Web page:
Parvaneh Solaymanpour, in pro. per., for Plaintiff and Appellant. Diederich & Associates, Danielle D. Mittskus, for Defendant and Respondent.
NOT TO BE PUBLISHED IN THE OFFICIAL REPORTS
California Rules of Court, rule 8.1115(a), prohibits courts and parties from citing or relying on opinions not certified for publication or ordered published, except as specified by rule 8.1115(b). This opinion has not been certified for publication or ordered published for purposes of rule 8.1115. (Los Angeles County Super. Ct. No. BC586697) APPEAL from orders of the Superior Court of Los Angeles County, Charles F. Palmer, Judge. Dismissed in part, affirmed in part. Parvaneh Solaymanpour, in pro. per., for Plaintiff and Appellant. Diederich & Associates, Danielle D. Mittskus, for Defendant and Respondent.
Plaintiff and appellant Parvaneh Solaymanpour (plaintiff) appeals from a judgment and postjudgment orders in favor of defendant and respondent CA Glatt Center, Inc., dba Pico Glatt Kosher Market (defendant). Plaintiff sued defendant for negligence and premises liability, seeking damages for burns suffered at defendant's hot food counter. After the case ended in a jury verdict in favor of defendant, the court served notice of entry of judgment on both parties. Plaintiff filed a motion for new trial, which the court denied after a hearing. One week later, plaintiff filed a motion for relief under Code of Civil Procedure section 473, subdivision (b), seeking to set aside the court's earlier order denying her motion for new trial. The court denied the motion for relief, citing section 660 and its jurisdictional requirement that a court rule on a motion for a new trial within 60 days after notice of entry of judgment is served by mail. Plaintiff filed a second motion for relief, which the court also denied on the same grounds as the first. Plaintiff filed a notice of appeal 8 days later, more than 60 days after her motion for new trial was denied and more than 100 days after notice of entry of judgment.
Plaintiff was initially represented by counsel in the trial court. Her attorney withdrew with the court's permission 10 months before trial. Plaintiff continues to represent herself on appeal.
Although plaintiff designated items for a clerk's transcript, many of the documents necessary for our decision on appeal were not included in the clerk's transcript. We take judicial notice of the relevant court orders, and the corresponding clerk's certificates of mailing, that plaintiff attached to her amended civil case information statement, filed with this court on January 2, 2018.
All further statutory references are to the Code of Civil Procedure unless otherwise stated.
The jurisdictional time frame for a court to rule on a motion for a new trial after mailing of the notice of entry of judgment was extended to 75 days by an amendment of section 660 effective on January 1, 2019. (Stats. 2018, ch. 317 (A.B. 2230), § 1, eff. Jan. 1, 2019.) The prior version of section 660, and its 60-day period, governs this case.
Plaintiff argues on appeal that the trial court erred in denying her motion for new trial and incorrectly denied her motions for relief. We dismiss as untimely the portion of plaintiff's appeal challenging the order denying her new trial motion, and we affirm the orders denying both motions for relief under section 473, subdivision (b).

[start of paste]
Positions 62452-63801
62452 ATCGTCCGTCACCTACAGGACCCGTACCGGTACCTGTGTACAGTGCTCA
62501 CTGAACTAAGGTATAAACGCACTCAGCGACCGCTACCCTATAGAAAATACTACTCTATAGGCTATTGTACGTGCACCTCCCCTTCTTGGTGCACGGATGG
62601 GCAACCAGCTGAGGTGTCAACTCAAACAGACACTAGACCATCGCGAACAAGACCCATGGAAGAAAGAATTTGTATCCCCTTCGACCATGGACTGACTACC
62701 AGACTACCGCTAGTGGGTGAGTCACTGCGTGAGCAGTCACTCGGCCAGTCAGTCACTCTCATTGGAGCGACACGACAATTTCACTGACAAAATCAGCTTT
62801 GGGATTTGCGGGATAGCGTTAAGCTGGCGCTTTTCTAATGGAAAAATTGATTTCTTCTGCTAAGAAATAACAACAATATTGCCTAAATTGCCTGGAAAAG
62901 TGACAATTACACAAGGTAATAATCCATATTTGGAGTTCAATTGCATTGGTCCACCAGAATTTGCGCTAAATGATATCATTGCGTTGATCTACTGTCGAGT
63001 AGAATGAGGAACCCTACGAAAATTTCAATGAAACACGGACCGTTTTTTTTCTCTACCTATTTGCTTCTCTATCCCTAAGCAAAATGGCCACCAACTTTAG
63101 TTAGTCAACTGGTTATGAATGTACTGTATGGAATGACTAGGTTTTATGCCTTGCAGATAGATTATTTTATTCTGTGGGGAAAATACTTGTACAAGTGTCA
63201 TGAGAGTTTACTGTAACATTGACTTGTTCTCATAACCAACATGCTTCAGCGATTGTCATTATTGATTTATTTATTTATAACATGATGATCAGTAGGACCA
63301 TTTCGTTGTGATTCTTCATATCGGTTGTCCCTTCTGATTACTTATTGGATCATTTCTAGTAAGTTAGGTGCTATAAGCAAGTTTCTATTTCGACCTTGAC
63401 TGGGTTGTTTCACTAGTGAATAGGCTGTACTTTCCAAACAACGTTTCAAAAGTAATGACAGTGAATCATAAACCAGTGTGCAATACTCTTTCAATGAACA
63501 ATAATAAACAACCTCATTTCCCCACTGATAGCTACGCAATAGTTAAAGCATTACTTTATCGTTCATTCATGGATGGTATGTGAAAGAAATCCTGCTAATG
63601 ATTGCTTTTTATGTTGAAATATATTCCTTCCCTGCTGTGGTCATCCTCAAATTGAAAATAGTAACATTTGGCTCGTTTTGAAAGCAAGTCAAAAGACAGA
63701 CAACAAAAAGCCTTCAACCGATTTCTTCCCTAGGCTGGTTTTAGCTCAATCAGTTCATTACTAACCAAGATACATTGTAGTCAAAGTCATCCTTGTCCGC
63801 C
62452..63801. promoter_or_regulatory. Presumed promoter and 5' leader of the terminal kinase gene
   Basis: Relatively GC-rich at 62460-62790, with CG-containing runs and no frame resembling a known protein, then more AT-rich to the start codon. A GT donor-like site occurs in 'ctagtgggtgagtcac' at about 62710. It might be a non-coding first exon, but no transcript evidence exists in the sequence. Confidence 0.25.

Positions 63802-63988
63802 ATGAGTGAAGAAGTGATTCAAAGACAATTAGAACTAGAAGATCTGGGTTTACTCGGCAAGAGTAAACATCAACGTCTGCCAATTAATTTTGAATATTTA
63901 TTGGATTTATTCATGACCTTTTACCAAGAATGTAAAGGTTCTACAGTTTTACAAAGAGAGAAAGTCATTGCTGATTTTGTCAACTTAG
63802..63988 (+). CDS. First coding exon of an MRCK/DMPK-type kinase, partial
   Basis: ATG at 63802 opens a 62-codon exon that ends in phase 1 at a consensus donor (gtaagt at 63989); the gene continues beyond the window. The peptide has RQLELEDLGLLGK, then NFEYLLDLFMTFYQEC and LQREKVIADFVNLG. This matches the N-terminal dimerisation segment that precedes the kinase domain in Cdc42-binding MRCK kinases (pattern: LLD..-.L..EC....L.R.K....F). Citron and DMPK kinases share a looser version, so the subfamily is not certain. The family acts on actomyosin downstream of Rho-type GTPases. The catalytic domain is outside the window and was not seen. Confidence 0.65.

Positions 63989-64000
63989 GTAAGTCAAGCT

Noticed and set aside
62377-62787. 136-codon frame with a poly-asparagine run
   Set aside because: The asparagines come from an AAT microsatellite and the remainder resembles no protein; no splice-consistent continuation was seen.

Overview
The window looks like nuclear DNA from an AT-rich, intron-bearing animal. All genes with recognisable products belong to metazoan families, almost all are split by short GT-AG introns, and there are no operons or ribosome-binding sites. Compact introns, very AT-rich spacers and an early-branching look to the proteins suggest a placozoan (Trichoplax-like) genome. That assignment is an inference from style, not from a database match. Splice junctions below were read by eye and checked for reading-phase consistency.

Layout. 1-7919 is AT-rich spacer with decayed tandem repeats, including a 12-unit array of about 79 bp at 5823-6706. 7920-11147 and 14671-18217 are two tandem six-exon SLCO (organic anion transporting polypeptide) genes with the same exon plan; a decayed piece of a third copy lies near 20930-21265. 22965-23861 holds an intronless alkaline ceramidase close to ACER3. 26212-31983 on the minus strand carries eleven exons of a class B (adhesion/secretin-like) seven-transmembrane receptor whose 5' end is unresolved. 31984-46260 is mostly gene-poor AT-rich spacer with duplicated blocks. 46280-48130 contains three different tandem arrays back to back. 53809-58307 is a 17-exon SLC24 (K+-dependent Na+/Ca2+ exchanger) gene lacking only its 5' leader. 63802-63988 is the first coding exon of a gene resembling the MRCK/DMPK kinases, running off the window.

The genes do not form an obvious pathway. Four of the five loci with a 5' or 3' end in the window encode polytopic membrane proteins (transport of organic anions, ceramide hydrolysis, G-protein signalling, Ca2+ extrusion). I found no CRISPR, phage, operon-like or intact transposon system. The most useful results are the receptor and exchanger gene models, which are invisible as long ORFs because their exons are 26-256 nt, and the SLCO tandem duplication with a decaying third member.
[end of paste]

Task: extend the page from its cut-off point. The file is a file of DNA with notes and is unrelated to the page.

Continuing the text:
Rules of appellate review
A party who chooses to represent herself on appeal "is to be treated like any other party and is entitled to the same, but no greater consideration than other litigants and attorneys." (Barton v. New United Motor Manufacturing, Inc. (1996) 43 Cal.App.4th 1200, 1210; Nwosu v. Uba (2004) 122 Cal.App.4th 1229, 1246-1247.) First, "an appealed judgment is presumed correct, and appellant bears the burden of overcoming the presumption of correctness." (Boyle v. CertainTeed Corp. (2006) 137 Cal.App.4th 645, 649-650.) It is appellant's obligation to demonstrate how the trial court erred and to provide a record from which the claimed error may be shown. (Maria P. v. Riles (1987) 43 Cal.3d 1281, 1295-1296; Byars v. SCME Mortgage Bankers, Inc. (2003) 109 Cal.App.4th 1134, 1140 [briefs must contain "appropriate references to the record, which includes providing exact page citation"].) Second, an appellant's position on appeal must be supported by cognizable legal argument and citations to authority. (Cahill v. San Diego Gas & Electric Co. (2011) 194 Cal.App.4th 939, 956.) "'"When an appellant fails to raise a point, or asserts it but fails to support it with reasoned argument and citations to authority, we treat the point as waived."' [Citation.] 'We are not bound to develop appellants' arguments for them. [Citation.] The absence of cogent legal argument or citation to authority allows this court to treat the contention as waived.'" (Ibid.)
Plaintiff's appeal is untimely as to the order denying her motion for new trial
Plaintiff has waited too long to appeal the order denying her motion for new trial, and that portion of her appeal must be dismissed. (Van Beurden Ins. Services, Inc. v. Customized Worldwide Weather Ins. Agency, Inc. (1997) 15 Cal.4th 51, 56 ["[t]he time for appealing a judgment is jurisdictional; once the deadline expires, the appellate court has no power to entertain the appeal"]; Adaimy v. Ruhl (2008) 160 Cal.App.4th 583, 586 (Adaimy) [60-day time frame for appealing from a judgment is extended by 30 days after court clerk mails a notice of entry of order denying a motion for new trial].) An order denying a motion for new trial is nonappealable. (Walker v. Los Angeles County Metropolitan Transportation Authority (2005) 35 Cal.4th 15, 18.) However, notices of appeal are to be liberally construed, and so we construe plaintiff's notice as appealing from the underlying judgment. (Id. at p. 22.)